When I asked the officials from the Aboriginal Affairs department about that, it kind of stunned them and it took them a moment to realize — well yes, this is an improvement over what the rest of Canada has for Aboriginal people. So the Deline have done an amazing amount of work. Of course, they are guided by their elders who are the wisdom keepers and who are also, as they told us last night, fulfilling a prophecy that their elders had seen.
I feel incredibly humbled to be part of this and I want to thank all committee members and the chair.
One of the questions that our chair asked last night was with regard to the time it took — 19 years to finalize, and it really isn't finalized — to come to this agreement. So he asked why it has taken 19 years and the Chief Negotiator for the Deline, Mr. Gaudet responded — well, there are probably two reasons:
. . . I think there is fear. I don't know. I can't really speak for the government. I think there's a fear that Aboriginal groups negotiating self-government want to be sovereign and don't want to be part of the country. I can only speak about our case, but the reality is quite the opposite; we want to be part of this country and part of the Northwest Territories. We want to work with Canada. The first thing we have to get rid of is the fear.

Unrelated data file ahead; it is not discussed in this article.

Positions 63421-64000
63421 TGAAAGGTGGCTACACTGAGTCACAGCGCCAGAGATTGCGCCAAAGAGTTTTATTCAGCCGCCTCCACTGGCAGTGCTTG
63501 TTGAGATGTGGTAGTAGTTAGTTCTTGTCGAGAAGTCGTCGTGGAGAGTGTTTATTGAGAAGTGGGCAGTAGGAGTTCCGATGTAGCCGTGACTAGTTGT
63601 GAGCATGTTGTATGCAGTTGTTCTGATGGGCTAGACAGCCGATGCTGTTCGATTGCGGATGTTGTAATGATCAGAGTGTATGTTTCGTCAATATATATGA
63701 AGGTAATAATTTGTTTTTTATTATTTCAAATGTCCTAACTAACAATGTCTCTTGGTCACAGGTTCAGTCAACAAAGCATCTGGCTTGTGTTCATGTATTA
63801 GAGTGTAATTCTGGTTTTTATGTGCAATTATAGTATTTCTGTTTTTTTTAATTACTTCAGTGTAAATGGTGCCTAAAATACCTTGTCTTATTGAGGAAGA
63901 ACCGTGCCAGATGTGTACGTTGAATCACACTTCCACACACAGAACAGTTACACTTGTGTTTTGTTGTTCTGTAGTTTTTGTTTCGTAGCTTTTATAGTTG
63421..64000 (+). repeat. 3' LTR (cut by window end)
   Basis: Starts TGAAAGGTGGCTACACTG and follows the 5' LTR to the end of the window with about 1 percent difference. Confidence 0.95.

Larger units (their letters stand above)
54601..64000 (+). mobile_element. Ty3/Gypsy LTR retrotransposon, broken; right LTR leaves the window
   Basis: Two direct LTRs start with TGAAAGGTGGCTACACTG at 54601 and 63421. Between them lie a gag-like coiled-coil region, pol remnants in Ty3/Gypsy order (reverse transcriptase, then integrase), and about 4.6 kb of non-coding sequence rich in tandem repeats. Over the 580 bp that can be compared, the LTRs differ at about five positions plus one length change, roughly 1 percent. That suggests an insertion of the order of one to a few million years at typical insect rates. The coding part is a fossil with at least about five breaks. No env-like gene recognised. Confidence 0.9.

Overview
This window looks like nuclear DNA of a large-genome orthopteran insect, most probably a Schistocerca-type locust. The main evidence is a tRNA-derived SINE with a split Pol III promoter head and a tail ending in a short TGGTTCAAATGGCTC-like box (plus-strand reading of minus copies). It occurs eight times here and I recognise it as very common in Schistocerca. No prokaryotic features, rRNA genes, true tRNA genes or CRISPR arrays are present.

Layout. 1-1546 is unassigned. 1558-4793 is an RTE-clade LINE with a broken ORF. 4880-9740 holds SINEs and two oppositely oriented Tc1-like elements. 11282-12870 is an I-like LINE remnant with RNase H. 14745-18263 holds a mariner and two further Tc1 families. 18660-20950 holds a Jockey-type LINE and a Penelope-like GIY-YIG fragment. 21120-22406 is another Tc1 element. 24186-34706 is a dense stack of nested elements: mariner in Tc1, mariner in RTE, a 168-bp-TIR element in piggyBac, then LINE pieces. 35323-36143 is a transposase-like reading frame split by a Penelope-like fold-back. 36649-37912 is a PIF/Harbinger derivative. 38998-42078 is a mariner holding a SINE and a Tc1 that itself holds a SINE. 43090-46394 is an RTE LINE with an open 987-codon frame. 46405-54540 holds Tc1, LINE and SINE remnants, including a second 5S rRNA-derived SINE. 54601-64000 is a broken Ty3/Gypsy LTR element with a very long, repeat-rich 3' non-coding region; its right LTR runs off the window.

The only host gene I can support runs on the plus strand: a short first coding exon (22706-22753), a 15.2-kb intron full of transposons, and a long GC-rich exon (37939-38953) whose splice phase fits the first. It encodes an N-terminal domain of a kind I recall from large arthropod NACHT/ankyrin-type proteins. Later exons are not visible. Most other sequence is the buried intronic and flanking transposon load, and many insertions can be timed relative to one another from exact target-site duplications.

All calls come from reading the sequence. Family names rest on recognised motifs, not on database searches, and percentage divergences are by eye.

That's the fear on the part of Aboriginal Affairs and the federal government. Mr Gaudet continues:
The second thing is that sometimes we look too hard for certainty. Everybody wants to know exactly what everything is going to look like, smell like and taste like before they can agree. Even in the Aboriginal case, we want everything, but it's unrealistic to think that way. It would be ideal if we were allowed to negotiate and then come back later and finish up, but use this to start going to start building capacity and governing ourselves and develop working relationships with the government. Show us it can be done and we will give you more responsibility later. I think that would really speed up many of those agreements and get them done because the reality of what we're doing is negotiating agreements that are going to have to change with time, and we should recognize that.
Those are very wise words and, in fact, it was pointed out that this is a living document. They will continue to negotiate with the federal government as they take on more and more areas of responsibility, such as in health. So it's a living document and it may well serve as the model for other Aboriginal groups in Canada as a way to proceed.
As I said before, the Deline are very strong in their culture. They have retained their language, their spirituality. We're honoured to have opened our session last night with prayers. I wish them the very best. I know that things will go very well with them.
It is great to have you here this afternoon. Thank you.